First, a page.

Vinyl Corner is a feature where we take a look at vinyl pressings of various albums and weigh them up to see just how good they sound, how well they’re pressed and what sort of packaging to expect – as well as giving a brief overview of the music itself. This time around we’re checking out the latest work from contemporary classical composer Sebastian Plano, entitled ‘Verve’.

The Music:

The 2010s have been a fine time for fans of modern composition; the style has boomed and there’s plenty of fresh talent in the genre over the past few years. Indeed, we’ve actually covered a few such releases in previous Vinyl Corner features (see, for example: albums by Poppy Akroyd and label-mate Luke Howard). Plano is another artist dealing in the subtleties of piano-based modern classical. He’s not the only one, sure, but ‘Verve’ marks him out as a unique voice in the style. Although the album is comprised of nine separate tracks, much of the record blends into what feels like two side-long suites – no bad thing at all, especially considering how quietly commanding much of the music is. There’s interesting influences on show here; the delicate melody of Aphex Twin’s more finessed compositions – ‘Avril 14th’ and the like – are a definite reference point, but so too are the more ambient sonic experiments of late-era, post-Waters Pink Floyd. There’s an almost siren-song quality to the album; it is both ambiguous and lulling, demanding (or at least worthy) of attention whilst remaining subtle enough to drift in and out of focus. Fans of the aforementioned artists and figures such as Max Richter should certainly take the time to give ‘Verve’ a concentrated listen.

The Pressing:

Manufactured by Germany’s perennially in-demand Optimal Media, the vinyl pressing of ‘Verve’ appears as a sturdy slab of black wax. Surfaces are clean upon inspection; they’re free of finger prints, surface marks and other undesirable artefacts from the assembly line – something that unfortunately cannot be said of all modern releases. What of playback quality? Well, it’s generally very solid, especially considering the very subdued, nuanced nature of the music. It’s a basic tenet of vinyl manufacturing that the quieter the music, the harder it is to press a completely clean slab of wax. True to this, the vinyl version of ‘Verve’ isn’t perfect, but it is still impressive considering and remains enjoyable. There are some distant background noises here and there and we did pick up on a few desperate crackles, but a loud album would have masked these and even considering the fragile ambience of the album, we were unperturbed by the slight surface noise. The noise floor is thankfully low, so much so that it is essentially inaudible throughout – a definite plus considering the music being discussed here. Optimal Media’s output is sporadic at times, and we’ve heard louder albums with more obvious imperfections in the past, so such a relatively clean pressing on such a quiet album is something of an achievement in itself.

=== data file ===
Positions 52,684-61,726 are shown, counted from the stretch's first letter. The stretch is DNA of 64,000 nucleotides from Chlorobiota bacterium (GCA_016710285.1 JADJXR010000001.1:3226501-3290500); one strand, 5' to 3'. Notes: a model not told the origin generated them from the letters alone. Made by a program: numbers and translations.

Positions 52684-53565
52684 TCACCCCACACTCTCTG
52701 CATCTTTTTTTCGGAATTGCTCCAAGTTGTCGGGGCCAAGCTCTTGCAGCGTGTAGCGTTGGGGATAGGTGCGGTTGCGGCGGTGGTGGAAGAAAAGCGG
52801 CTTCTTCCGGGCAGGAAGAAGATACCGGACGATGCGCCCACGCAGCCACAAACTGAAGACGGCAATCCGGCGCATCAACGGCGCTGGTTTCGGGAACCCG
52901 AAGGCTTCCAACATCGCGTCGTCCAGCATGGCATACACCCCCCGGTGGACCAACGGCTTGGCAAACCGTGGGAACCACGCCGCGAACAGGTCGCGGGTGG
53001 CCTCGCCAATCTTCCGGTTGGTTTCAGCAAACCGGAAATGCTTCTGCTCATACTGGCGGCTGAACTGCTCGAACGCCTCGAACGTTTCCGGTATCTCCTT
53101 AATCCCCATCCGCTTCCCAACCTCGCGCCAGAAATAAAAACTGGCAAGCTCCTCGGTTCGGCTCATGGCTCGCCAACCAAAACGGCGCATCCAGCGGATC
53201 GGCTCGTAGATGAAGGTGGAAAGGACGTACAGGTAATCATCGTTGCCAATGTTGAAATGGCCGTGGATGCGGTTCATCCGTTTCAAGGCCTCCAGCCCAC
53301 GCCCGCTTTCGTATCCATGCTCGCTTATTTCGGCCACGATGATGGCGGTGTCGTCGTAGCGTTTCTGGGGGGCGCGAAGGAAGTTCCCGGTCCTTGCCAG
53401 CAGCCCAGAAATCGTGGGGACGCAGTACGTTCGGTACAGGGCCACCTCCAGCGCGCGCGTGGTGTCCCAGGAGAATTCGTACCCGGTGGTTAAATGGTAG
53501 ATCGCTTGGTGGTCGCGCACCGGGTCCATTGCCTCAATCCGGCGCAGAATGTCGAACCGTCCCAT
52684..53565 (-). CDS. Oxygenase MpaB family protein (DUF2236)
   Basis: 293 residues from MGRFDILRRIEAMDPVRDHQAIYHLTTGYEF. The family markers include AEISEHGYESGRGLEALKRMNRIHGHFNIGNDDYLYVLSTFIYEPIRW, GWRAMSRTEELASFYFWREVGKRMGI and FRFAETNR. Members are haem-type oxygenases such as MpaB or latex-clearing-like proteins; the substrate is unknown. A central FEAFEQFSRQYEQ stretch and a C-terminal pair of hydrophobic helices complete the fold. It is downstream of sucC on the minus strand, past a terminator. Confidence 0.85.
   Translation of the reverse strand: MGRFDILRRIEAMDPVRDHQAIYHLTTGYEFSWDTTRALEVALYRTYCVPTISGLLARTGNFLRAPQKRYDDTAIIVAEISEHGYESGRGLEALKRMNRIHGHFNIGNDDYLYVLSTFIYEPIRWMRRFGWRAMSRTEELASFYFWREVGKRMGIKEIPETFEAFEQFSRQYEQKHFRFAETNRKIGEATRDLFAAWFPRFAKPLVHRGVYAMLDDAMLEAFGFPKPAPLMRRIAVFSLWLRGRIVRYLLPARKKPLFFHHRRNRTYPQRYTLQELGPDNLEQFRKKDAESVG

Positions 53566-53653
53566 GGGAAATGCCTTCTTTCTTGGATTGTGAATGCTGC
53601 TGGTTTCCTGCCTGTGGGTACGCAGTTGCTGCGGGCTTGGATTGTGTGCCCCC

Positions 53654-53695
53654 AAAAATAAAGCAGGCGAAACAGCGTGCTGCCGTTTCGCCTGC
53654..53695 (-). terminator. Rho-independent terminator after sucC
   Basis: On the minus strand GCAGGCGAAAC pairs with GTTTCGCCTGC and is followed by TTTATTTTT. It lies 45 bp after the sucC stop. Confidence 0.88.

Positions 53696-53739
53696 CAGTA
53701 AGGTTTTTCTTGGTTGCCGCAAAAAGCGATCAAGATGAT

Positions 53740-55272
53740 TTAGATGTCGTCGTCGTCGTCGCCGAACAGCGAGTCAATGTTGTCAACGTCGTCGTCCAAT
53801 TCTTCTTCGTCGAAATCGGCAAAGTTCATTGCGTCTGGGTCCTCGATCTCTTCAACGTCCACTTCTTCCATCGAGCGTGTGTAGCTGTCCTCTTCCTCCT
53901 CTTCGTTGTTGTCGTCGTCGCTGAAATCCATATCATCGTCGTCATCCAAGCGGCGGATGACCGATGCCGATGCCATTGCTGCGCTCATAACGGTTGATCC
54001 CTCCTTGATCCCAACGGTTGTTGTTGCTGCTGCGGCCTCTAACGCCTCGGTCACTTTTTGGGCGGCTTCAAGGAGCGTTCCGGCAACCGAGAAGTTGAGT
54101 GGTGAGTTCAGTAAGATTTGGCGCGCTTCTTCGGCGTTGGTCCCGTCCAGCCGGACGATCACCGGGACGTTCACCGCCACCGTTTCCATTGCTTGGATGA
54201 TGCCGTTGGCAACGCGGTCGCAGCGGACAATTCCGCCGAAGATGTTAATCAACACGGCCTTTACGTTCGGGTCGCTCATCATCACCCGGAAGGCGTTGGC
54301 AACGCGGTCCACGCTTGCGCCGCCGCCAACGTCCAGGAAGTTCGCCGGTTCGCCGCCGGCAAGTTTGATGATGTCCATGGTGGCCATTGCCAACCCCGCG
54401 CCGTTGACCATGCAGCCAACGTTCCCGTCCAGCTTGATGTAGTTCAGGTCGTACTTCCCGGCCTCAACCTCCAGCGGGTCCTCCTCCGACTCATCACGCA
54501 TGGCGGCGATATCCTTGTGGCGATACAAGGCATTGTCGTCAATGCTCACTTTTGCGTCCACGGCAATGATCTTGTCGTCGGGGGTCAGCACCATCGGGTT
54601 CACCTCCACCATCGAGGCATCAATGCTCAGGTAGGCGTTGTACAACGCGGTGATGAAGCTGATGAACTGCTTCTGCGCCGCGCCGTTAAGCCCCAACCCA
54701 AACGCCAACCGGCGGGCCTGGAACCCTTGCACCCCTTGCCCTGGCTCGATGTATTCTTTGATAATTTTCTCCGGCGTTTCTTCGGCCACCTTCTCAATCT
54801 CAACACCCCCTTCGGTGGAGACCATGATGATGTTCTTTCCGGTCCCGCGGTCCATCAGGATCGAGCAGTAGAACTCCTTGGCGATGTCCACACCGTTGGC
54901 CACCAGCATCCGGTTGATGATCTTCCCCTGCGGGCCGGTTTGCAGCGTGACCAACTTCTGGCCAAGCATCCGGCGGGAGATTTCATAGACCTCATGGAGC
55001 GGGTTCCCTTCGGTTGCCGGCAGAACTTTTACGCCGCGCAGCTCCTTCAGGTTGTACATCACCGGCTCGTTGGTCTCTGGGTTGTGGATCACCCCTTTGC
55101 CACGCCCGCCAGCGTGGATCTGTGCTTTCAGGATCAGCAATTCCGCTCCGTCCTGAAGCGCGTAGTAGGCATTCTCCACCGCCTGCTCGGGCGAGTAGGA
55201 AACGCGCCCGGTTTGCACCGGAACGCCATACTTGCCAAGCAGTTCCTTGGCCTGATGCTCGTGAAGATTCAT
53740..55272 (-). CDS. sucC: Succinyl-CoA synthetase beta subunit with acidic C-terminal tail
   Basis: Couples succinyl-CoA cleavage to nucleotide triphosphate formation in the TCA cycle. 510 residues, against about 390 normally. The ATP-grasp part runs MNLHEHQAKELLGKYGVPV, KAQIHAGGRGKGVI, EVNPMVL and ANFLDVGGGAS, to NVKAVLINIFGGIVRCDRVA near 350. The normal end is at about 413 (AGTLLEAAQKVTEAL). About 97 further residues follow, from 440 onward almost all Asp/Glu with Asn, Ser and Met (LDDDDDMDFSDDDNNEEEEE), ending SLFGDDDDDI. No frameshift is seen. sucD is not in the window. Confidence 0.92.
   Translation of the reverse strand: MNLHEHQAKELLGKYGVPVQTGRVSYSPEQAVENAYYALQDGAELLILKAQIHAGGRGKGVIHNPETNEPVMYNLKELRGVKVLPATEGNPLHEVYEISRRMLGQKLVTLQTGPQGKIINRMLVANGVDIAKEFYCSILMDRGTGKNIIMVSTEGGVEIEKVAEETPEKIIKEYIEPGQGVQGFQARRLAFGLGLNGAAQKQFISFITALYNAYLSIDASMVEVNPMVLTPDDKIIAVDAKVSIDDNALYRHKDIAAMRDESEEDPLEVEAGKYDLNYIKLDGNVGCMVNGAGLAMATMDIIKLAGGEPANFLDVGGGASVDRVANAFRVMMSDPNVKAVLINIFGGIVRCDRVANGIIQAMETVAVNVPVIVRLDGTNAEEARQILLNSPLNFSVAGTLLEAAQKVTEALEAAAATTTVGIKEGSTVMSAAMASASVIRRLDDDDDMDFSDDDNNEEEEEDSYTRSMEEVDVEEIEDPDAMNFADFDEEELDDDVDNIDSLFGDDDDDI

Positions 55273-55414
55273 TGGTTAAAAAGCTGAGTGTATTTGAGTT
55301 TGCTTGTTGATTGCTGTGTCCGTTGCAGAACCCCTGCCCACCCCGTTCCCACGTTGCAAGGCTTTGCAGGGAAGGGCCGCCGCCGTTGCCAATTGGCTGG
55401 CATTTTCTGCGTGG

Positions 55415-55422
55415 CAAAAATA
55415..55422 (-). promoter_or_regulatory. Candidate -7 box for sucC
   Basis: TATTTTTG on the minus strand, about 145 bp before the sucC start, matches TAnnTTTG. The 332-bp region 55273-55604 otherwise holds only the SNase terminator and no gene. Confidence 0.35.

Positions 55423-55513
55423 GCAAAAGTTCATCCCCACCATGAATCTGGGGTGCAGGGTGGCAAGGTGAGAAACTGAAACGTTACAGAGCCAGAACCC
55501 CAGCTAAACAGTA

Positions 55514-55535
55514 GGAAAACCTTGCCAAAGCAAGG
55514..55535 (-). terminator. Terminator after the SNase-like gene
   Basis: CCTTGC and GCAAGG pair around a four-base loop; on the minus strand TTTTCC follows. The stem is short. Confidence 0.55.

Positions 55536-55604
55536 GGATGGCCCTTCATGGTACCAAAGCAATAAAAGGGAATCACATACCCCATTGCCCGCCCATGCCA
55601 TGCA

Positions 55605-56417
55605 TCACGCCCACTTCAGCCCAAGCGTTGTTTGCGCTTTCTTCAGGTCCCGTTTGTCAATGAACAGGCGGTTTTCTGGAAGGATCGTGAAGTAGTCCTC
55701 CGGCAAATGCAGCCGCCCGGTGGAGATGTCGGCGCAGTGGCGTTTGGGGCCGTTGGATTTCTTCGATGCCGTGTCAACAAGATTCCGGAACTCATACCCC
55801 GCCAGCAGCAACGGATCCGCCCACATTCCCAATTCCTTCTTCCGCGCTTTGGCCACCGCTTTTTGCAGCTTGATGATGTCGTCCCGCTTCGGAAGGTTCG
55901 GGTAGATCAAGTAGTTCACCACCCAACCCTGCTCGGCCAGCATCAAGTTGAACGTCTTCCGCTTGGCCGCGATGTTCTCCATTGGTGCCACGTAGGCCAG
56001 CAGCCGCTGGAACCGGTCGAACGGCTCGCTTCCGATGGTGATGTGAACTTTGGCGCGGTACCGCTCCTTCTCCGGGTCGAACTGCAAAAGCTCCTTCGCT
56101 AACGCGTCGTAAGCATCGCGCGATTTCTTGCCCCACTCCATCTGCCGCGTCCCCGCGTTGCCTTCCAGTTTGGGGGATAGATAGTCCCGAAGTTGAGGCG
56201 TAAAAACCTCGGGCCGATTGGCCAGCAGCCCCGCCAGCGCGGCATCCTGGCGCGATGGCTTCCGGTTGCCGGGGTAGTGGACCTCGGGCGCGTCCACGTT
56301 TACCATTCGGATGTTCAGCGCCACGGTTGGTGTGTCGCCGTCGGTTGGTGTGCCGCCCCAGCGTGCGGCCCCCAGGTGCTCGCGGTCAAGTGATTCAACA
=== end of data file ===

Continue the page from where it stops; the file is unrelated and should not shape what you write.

The Packaging:

Packaging and presentation is really nice on this release, boasting an attractive and well made gatefold sleeve and a classy art direction which feels very befitting of the album’s singular mood. The sleeve is nicely constructed, with a pleasingly chunky spine that presents the album title and artist name in bold, visible form. The cardstock used is good quality; it’s not the heaviest we’ve ever felt, but it’s still solid enough that the sleeve does not feel flimsy in the slightest. A pleasing texturing effect has also been employed here, which adds an extra sensory dimension to the presentation. Print quality is sharp across the sleeve, with text in particular appearing clear and immediate. The colour palette is purposefully muted, but the various hues are well presented nonetheless. The record itself comes in a generic non-polylined black inner sleeve; this is not ideal but fortunately it is loose fitting, which makes removal of the record easy without fear of damage. Even so, we’d still recommend changing it out for a polylined inner sleeve of your own. A download code is also included, which is a nice addition in 2019, as we’ve noticed a definite downturn in the amount of vinyl releases that include such codes over the past year or two.

Final Thoughts:

All in all, then, this is a really nice release from Sebastian Plano and Mercury KX Records. The Optimal Media vinyl pressing is clean and remains enjoyable throughout; the presentation is really classy and the music is likely to be of much interest to fans of modern alt-classical.

Enjoyed this feature? We’re always looking for further albums to highlight on Vinyl Corner – and if you have a vinyl release that you’d love to see written about here, please get in touch at martin.leitch@gigsoupmusic.com – it would be great to hear from you!

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